In line with the above, Cancelo and Espasa (2009) develop thee basic ideas for the implementation of Business Intelligence techniques, showing how to develop a forecasting system that converts a firm’s raw data in useful knowledge for market operations.

The possibility of having real-time daily information about economic activity variables such as electricity consumption, consumption of other sources of energy, communications, transport, transactions, sales, etc., means that it is possible to construct hard macroeconomic indicators that quantify the magnitude in question in real time. These indicators are very important, as they can be obtained as soon as soft indicators that merely synthesise a majority opinion concerning their evolution. The construction of this hard data, however, is much more complex than merely compiling daily observations, as the magnitudes to which they refer are highly affected by weather and the calendar, and these effects are not macroeconomic indicators. It is therefore essential to correct daily observations for such effects and construct indicators from the corrected data. Cancelo and Espasa (2009) present a method based on daily and monthly models enabling the construction and forecasting of such hard data. The method also enables advancing the indicator for the month in question much before it ends.

References in international academic journals and books:

Espasa, A., J.M. Revuelta and J.R. Cancelo (1996), “Automatic modelling of daily series of economic activity”, in Prat, A. (ed) Proceedings in Computational Statistics, pages 51-64, Physica Verlag, Heidelberg.

Cancelo, J.R. and Espasa, A. (1996) “Modelling and forecasting daily series of economic activity” Investigaciones Económicas, V. XX(3), pages 359-376.

Cancelo J R, A Espasa and R Grafe, 2008, Forecasting the electricity load from one day to one week ahead for the Spanish system operator, International Journal of Forecasting, v 24,n 4, pages 588-602.

Taylor, J W and A. Espasa, 2008, “Energy Forecasting”, introduction to the special issue on Energy Forecasting, International Journal of Forecasting, v 24, n4, pages 561-65.

Cancelo,J R and A Espasa (2009), “Implementing Business Intelligence in Electricity Markets”, in Wang S and J Wang (eds.) Business Intelligence in Economic Forecasting: Technologies and Techniques, IGI Global.


Other references:

Espasa, A., (1979b), “Un modelo diario para la serie de depósitos en la Banca: primeros resultados y estimación de los efectos de las huelgas de febrero de 1979”, Boletín Económico, Bank of Spain, July-August, 1979, pages 33-37.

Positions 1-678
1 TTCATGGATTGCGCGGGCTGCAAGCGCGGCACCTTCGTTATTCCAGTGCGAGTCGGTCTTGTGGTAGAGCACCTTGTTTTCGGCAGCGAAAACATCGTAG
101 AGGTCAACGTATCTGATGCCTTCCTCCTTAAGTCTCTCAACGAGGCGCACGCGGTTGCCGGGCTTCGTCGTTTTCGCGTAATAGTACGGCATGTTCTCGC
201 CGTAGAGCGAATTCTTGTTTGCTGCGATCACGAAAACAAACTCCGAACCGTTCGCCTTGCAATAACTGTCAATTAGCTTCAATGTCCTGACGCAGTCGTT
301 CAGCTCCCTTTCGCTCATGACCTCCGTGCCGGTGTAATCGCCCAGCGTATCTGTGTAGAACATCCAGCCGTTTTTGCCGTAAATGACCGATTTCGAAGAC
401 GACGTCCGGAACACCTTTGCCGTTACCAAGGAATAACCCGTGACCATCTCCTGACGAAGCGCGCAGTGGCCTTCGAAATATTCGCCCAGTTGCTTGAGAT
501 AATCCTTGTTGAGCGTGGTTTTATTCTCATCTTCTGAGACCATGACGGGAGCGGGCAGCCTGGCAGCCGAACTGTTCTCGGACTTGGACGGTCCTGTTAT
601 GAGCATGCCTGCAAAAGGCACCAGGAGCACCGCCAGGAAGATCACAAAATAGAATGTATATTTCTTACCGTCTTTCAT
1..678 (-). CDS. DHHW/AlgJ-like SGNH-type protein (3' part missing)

Espasa, A., J.R. Cancelo, (1987), “Un modelo diario para la predicción de la circulación fiduciaria”, unpublished, Servicio de Estudios, Bank of Spain.

Cancelo, J.R. and A. Espasa, (1995), “Modelización del efecto temperatura en el consumo de electricidad: un ejercicio de búsqueda de especificación en relaciones dinámicas no lineales”, Revista Estadística Española, v. 37, No. 139.

Cancelo, J.R. and Espasa, (2001) A., ”Using high-frequency data and time series models to Improve yield management “, International Journal of Services Technology and Management, v. 2, pages 59-70.

Cancelo, J C and A. Espasa (2009), “Modelling Monthly Electricity Demand: Interactions Between Monthly Econometric and daily Time Series Models”, presented at the 29th International Symposium on Forecasting, Hong-Kong, June.

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Macroeconomic forecasting methodology.

The outstanding contribution of the book by Espasa and Cancelo (eds) (1993) consists of its in-depth presentation of all the available statistical-econometric methods and the creation of a methodology for its application to analysing economic outlook. The previous papers that influenced this book included, among others, Espasa (1977a- c, 1978, 1980a, 1980b, 1982a and b and 1983). In the book’s prologue, E. Fuentes-Quintana expresses an opinion that the subjects contemplated in the book should be subject to examination at the end of B.Sc. courses in economics. A subsequent contribution concerning forecasting and macroeconomic analysis methods can be found in Espasa and Albacete (2004). Espasa and Peña (1995) present a procedure for breaking down the forecasting function of an ARIMA model into one permanent and one temporary term, comparing it with other methods presented in the literature and applying it to actual series. The paper generalises the concept of integration with the I(d,m) notation for distinguishing the stochastic and deterministic factors in the permanent component of an economic variable.